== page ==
Fewer U.S. Mothers and Fathers are Working Due to COVID-19 | Pew Research Center

Workforce Trends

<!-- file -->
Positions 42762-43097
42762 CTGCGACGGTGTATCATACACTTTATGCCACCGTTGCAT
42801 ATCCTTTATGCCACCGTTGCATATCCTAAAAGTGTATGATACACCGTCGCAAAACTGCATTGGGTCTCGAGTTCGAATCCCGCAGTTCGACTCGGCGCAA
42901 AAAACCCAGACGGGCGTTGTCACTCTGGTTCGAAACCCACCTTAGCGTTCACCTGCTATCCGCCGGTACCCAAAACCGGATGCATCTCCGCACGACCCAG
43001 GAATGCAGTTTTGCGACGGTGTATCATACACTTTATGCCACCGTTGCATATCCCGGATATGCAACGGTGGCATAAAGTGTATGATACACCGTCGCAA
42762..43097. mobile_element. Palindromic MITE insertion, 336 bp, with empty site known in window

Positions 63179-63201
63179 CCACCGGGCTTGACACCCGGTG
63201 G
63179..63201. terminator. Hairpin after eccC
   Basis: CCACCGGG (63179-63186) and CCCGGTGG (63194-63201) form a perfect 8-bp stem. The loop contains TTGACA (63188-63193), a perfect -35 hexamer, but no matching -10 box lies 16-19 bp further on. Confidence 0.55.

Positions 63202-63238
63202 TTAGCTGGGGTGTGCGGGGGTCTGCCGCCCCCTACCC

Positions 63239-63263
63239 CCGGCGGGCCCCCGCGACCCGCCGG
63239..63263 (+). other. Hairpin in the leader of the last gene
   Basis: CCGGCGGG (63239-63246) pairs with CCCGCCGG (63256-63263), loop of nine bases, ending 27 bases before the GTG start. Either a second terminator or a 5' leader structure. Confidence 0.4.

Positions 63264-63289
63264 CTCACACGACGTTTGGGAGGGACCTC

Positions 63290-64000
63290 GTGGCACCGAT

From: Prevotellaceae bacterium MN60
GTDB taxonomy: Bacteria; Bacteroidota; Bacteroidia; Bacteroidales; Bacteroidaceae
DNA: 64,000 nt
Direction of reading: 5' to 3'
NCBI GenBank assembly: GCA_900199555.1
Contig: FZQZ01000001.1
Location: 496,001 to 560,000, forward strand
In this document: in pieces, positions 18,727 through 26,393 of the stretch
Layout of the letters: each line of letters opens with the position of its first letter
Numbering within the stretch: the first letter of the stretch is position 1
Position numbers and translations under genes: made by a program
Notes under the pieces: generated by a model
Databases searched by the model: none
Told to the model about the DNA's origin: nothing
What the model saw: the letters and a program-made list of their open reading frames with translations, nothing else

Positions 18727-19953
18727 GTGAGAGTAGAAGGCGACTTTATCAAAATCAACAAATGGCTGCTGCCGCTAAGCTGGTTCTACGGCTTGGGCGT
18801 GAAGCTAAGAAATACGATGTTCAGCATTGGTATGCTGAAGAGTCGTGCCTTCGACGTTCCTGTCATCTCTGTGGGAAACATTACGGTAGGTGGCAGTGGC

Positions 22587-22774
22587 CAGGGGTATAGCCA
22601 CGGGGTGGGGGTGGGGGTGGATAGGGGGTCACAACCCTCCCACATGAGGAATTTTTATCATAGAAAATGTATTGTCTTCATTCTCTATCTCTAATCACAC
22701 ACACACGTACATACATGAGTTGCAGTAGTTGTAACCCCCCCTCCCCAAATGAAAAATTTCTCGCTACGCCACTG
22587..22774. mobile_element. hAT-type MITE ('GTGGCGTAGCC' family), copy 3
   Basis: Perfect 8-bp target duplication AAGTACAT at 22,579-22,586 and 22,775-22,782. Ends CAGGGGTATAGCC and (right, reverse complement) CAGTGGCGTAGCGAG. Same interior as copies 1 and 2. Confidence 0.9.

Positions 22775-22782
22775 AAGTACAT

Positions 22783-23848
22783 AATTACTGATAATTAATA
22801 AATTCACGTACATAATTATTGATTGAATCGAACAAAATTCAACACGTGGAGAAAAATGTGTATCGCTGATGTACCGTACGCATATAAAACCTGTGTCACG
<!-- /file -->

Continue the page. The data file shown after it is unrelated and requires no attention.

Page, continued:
Throughout the pandemic, I have posted extensively about the impact that the crisis has had on women in the workplace. An example of these posts includes the Women in the Workplace study from LeanIn. Org that found that one in four women is considering downshifting (working in a reduced capacity) their careers or leaving the workforce due to the pandemic. And while the pandemic has impacted women in the workplace, it is important to remember that fathers have been impacted as well. This research by Pew provides five facts about how U.S. labor market activity among women and men with children at home has been affected in the first six months of the COVID-19 outbreak. The focus is on the shares of mothers and fathers who are working – employed and at work – in September 2020 and how that compares with where things stood in September 2019. One insight is the shares of mothers who were not in the labor force edged up more than fathers, but, among those at work, fathers cut back on the hours they spent on the job by a little more than mothers did. Also, the share of men overall who are working is at a record low and the share of women at work is the lowest in 35 years. These and other stats are reflective of the unique challenges that working parents continue to face during the pandemic.

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